Another example that I think we’re seeing right now would be cases where you have traveling nurses and/or traveling healthcare workers. They have a HoloLens, and they connect via the HoloLens when they’re at a patient’s home or patients who have limited mobility or who are in healthcare deserts. Healthcare desert meaning you are more than at least 50 miles away from the nearest healthcare institution. There’s a fairly high percentage of the population that would fit into that definition of a healthcare desert. So, having someone come to them, connect via HoloLens to a primary care physician can essentially extend the reach of the primary care via the metaverse through mixed reality to a patient’s home.
So this way you see a patient and a traveling nurse essentially working together even though they are many miles apart at a patient’s home and then delivering healthcare or being able to get a real time feed of patient’s vitals that would then be visualized in the form of a mixed reality dashboard that then could be seen by both the nurse and the physician at the same time. That’s an example of something that we’re seeing in practice today. Going forward and through expanding the umbrella of this for metaverse to the broader concept of Web 3, I’m a big fan of the idea of having digital ownership of your own data.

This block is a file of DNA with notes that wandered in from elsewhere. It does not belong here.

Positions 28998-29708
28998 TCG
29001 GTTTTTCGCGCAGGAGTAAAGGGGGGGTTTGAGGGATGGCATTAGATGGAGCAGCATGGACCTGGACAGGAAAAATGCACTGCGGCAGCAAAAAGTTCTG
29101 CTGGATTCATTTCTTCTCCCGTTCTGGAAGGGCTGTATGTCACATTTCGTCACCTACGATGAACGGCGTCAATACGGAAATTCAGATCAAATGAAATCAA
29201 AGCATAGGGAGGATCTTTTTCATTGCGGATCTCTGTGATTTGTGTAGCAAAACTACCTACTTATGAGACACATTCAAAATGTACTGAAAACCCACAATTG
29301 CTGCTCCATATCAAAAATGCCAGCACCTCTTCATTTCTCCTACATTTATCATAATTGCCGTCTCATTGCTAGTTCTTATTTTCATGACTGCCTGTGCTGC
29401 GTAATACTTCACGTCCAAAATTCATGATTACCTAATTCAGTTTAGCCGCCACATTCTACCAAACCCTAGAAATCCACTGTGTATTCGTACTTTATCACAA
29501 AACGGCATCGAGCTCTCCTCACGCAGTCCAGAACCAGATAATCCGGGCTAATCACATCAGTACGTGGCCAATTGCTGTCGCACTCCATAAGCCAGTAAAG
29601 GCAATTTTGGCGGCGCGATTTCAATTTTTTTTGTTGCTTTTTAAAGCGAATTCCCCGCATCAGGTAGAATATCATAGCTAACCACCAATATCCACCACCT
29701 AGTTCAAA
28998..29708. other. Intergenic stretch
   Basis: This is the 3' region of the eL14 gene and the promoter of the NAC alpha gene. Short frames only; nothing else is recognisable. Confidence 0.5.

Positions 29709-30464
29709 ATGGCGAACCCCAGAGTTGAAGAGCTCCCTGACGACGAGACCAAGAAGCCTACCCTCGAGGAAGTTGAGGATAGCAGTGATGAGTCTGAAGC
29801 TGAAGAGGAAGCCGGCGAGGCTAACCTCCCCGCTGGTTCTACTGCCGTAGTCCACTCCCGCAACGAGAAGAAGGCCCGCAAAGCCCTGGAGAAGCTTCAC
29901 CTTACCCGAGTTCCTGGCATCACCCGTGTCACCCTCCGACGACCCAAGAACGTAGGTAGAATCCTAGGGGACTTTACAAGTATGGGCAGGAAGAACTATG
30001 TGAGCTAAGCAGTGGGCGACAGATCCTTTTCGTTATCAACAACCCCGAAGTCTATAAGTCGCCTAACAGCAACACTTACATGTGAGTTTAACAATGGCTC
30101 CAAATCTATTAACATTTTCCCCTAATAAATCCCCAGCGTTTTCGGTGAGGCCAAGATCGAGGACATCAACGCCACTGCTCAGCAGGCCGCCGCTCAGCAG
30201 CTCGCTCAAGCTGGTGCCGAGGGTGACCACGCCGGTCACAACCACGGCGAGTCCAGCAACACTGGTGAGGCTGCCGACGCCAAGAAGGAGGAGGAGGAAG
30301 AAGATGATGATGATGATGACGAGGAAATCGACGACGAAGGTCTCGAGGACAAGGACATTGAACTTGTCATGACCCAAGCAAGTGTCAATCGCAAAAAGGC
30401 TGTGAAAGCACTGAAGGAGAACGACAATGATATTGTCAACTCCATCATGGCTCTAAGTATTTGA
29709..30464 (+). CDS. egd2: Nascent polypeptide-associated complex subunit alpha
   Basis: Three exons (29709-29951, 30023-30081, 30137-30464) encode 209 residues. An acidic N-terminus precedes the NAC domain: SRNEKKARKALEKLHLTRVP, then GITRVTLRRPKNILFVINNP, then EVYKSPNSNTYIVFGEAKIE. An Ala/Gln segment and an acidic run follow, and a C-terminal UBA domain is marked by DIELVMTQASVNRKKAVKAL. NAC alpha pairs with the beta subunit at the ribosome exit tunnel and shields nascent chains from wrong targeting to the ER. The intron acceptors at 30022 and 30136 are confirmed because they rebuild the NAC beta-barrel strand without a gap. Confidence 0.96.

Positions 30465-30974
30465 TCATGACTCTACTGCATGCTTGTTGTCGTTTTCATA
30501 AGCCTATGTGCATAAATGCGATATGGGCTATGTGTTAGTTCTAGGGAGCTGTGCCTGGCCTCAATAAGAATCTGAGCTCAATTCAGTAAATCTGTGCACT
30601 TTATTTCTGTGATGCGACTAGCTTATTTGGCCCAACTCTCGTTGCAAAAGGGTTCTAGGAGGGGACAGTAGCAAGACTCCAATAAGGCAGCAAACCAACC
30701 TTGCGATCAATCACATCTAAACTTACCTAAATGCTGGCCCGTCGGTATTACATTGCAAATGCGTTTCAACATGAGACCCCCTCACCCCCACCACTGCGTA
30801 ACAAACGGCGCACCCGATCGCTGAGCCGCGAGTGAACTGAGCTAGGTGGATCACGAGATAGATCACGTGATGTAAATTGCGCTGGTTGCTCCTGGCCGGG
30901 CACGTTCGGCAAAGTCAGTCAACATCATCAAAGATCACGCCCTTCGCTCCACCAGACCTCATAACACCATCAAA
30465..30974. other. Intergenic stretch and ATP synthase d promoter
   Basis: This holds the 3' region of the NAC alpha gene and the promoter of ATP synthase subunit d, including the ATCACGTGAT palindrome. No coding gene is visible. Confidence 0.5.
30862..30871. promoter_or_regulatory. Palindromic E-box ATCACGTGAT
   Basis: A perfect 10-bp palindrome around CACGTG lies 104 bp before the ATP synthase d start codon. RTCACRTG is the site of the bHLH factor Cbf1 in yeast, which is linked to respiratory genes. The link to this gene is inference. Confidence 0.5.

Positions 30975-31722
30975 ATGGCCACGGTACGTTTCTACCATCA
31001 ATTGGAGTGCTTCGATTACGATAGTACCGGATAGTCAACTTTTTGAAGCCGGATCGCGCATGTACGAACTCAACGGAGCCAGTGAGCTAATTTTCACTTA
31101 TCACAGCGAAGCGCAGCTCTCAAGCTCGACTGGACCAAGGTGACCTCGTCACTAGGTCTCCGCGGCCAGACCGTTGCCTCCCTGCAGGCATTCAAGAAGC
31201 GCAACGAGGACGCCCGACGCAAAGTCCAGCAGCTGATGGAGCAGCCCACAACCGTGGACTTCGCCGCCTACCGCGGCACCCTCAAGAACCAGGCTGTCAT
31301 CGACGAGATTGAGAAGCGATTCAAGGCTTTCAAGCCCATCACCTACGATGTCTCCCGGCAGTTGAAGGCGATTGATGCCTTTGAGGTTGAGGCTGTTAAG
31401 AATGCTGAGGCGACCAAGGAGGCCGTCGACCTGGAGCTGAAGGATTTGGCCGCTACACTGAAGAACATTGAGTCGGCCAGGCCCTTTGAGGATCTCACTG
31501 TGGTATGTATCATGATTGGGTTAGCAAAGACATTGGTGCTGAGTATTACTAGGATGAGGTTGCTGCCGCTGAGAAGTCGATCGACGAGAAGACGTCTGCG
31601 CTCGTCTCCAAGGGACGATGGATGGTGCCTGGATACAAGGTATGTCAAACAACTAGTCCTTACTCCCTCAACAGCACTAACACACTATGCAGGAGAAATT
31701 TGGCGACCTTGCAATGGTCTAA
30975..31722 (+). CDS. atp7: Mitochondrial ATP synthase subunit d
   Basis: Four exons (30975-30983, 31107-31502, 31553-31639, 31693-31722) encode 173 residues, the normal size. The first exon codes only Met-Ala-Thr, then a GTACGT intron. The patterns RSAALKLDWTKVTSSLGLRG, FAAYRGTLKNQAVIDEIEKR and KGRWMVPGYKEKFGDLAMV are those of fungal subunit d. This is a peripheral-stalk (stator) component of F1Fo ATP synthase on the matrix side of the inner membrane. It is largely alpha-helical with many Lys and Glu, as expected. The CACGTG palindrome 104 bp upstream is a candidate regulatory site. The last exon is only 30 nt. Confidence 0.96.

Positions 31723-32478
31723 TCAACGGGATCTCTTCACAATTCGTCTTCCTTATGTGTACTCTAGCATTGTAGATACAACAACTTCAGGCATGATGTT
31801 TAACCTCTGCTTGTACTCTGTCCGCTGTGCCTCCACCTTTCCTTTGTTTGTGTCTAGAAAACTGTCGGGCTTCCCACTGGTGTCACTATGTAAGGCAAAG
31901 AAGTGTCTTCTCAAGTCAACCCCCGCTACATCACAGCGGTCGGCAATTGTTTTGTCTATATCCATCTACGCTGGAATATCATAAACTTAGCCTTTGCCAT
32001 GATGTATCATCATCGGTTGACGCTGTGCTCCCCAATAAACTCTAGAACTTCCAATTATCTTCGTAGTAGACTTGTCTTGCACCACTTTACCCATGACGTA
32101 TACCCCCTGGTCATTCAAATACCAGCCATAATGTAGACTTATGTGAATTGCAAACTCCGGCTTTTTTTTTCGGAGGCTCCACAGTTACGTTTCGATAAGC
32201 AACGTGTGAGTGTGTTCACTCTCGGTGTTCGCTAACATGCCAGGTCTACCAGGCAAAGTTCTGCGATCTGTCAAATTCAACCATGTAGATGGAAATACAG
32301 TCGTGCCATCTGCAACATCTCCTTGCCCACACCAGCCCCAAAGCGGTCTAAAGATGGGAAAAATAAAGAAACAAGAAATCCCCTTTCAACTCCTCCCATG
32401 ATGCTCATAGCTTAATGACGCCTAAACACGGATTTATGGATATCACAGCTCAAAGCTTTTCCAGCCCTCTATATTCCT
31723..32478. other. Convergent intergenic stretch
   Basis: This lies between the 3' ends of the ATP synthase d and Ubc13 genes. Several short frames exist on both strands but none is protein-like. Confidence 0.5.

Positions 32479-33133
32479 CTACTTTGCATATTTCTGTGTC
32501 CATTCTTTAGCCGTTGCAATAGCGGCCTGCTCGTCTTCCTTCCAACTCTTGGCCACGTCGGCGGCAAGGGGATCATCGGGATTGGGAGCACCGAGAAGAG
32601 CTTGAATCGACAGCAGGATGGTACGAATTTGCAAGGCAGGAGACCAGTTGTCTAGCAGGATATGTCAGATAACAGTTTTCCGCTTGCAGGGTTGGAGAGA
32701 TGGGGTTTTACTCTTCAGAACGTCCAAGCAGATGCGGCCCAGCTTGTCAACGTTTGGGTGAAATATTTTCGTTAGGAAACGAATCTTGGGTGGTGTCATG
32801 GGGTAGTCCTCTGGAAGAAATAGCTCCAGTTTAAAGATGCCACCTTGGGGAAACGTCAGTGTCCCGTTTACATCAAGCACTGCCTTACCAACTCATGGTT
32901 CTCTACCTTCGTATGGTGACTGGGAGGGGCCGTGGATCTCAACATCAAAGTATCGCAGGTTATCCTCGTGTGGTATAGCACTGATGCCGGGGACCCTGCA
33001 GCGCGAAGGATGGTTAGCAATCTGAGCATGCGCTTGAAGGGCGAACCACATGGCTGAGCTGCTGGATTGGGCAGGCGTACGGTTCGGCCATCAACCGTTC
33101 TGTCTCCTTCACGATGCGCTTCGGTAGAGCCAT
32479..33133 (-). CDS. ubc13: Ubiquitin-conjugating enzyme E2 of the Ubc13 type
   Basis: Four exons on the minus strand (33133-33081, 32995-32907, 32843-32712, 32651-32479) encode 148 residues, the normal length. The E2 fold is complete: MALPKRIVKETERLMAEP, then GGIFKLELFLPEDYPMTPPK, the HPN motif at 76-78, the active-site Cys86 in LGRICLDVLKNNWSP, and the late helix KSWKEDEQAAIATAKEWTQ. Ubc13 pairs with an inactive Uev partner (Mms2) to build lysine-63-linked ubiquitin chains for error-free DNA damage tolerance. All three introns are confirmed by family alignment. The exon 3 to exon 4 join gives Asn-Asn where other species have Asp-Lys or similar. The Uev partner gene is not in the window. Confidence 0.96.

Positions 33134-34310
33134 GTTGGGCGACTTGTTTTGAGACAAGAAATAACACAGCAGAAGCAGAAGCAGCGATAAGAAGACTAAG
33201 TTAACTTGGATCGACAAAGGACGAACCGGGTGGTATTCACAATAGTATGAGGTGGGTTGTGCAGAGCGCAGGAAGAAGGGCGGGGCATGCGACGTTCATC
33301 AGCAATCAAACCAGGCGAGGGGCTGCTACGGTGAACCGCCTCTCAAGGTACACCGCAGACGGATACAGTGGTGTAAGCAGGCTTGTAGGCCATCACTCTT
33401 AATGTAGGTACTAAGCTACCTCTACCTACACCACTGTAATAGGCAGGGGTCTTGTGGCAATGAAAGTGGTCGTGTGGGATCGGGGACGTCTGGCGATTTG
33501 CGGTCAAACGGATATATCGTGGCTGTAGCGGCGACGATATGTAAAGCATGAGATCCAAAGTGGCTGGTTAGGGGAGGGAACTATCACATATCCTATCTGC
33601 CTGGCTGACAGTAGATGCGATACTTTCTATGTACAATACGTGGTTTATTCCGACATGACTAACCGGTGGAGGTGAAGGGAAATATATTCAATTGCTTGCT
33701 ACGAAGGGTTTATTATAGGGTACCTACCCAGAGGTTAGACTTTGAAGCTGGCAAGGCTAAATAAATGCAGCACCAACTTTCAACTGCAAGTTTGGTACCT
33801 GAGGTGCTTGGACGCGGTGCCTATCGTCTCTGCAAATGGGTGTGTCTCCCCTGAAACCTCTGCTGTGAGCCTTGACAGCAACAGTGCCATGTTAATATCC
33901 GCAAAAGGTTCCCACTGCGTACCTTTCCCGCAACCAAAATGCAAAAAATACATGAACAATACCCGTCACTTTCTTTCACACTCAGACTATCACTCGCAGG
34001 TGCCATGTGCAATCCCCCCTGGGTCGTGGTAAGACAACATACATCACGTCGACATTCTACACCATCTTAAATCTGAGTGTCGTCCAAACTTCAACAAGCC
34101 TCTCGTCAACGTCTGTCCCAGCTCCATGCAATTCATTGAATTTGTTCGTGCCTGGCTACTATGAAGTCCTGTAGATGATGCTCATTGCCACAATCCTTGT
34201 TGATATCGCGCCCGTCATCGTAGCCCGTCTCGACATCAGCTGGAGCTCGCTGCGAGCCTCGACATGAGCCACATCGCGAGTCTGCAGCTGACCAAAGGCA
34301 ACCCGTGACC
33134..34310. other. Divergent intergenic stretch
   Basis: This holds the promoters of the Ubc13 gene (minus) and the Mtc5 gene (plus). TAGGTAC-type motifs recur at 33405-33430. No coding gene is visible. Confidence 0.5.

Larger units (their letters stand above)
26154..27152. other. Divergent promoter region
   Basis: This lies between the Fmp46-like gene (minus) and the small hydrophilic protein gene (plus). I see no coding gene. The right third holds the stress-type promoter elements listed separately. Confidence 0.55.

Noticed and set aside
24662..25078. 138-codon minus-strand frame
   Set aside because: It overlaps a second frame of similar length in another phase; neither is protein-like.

For me, one of the most exciting promises of Web 3 is that communal ownership of data. Who owns your healthcare data right now? It’s not you. It should be you. As long as it’s not you, you’re always going to be at the mercy of other organizations. So, I’ve been an advocate for a long time of the idea that healthcare records should be the sole ownership of the patient and then the patient should be able to pick and choose what organizations they’re going to share it with. This way, if you need to get your health records, you don’t have to call this hospital or who did I see last year or who did I go to last year? Now, you get a copy of it.